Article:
Researchers are developing robots capable of copying themselves

Scientists from the University of Vermont and Tufts University Discovered a new form of biological reproduction and applied his discovery to create the first self-replicating living robot “. This is the team that developed “The first living robot “, NS” xenobots », assembled from frog stem cells (cf. mini-robots made from living cells). Their results were published in the journal Proceedings of the National Academy of Science[1],

Thanks to an artificial intelligence program, researchers determined the shape that allows cells to be more efficient at replication: a “Pac-Man” motif. Replication Mode,” kinetic replication well known at the molecular level, explain the scientists. But this had never been observed before at the level of cells or whole organisms.

between excitement and fear

From ” living machines the size of a millimeter “Joe, with a customized design,” self-replicating spontaneously says Joshua Bongard, computer scientist and robotics specialist at the University of Vermont, who co-led the new research. , These cells contain the genome of a frog, but, freed from the obligation to become tadpoles, they use their collective intelligence, a plasticity, to do something amazing. », Michael Levine, professor of biology and . the director explains Allen Discovery Center from Tufts University and co-director of the new research.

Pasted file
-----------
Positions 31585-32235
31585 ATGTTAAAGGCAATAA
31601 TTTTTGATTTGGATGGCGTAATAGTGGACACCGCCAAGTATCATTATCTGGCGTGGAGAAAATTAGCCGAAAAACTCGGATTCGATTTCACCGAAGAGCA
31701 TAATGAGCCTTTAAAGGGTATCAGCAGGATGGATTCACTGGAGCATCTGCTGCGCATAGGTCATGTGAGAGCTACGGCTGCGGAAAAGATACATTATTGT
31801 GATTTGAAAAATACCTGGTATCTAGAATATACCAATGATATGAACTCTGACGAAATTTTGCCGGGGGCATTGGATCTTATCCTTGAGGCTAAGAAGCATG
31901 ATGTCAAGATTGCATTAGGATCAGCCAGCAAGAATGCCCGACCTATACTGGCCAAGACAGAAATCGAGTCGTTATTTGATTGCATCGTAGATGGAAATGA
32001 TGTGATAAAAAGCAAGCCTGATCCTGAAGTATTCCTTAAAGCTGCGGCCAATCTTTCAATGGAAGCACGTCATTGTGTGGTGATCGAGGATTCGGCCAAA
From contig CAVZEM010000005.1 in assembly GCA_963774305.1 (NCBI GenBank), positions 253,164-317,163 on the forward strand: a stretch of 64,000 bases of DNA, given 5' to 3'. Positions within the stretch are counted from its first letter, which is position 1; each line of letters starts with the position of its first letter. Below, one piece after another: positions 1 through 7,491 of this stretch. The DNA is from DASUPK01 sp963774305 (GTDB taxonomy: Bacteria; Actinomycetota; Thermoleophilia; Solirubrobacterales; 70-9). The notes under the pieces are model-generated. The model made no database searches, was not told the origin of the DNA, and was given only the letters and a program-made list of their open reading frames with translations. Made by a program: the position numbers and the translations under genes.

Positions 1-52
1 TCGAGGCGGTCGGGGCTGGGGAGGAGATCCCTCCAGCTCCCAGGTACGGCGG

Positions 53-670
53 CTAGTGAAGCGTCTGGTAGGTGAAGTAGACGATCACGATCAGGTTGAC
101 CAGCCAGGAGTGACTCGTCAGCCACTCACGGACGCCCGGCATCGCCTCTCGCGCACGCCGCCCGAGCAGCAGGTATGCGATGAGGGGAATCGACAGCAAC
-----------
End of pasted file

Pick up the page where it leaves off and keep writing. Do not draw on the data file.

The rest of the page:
The notion of self-replicating biotechnology may be cause for concern, the researchers acknowledged. , We have the moral imperative to understand the conditions under which we can control it, direct it, suppress it, exaggerate it. “Joshua Bongard says.

This could be research for a team of scientists.” A promising way to advance regenerative medicine , , If we knew how to tell a set of cells to do what we want them to do, it would give us solutions to traumatic injuries, birth defects, cancer and aging. », says Michael Levine.

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[1] kinetic self-replication in reconfigurable organisms, Proceedings of the National Academy of Science (2021). DOI: 10.1073/pns.2112672118

Source: Tech Explore, Joshua Brown (29/11/2021)

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About the Author: Tad Fisher

Prone to fits of apathy. Music specialist. Extreme food enthusiast. Amateur problem solver.

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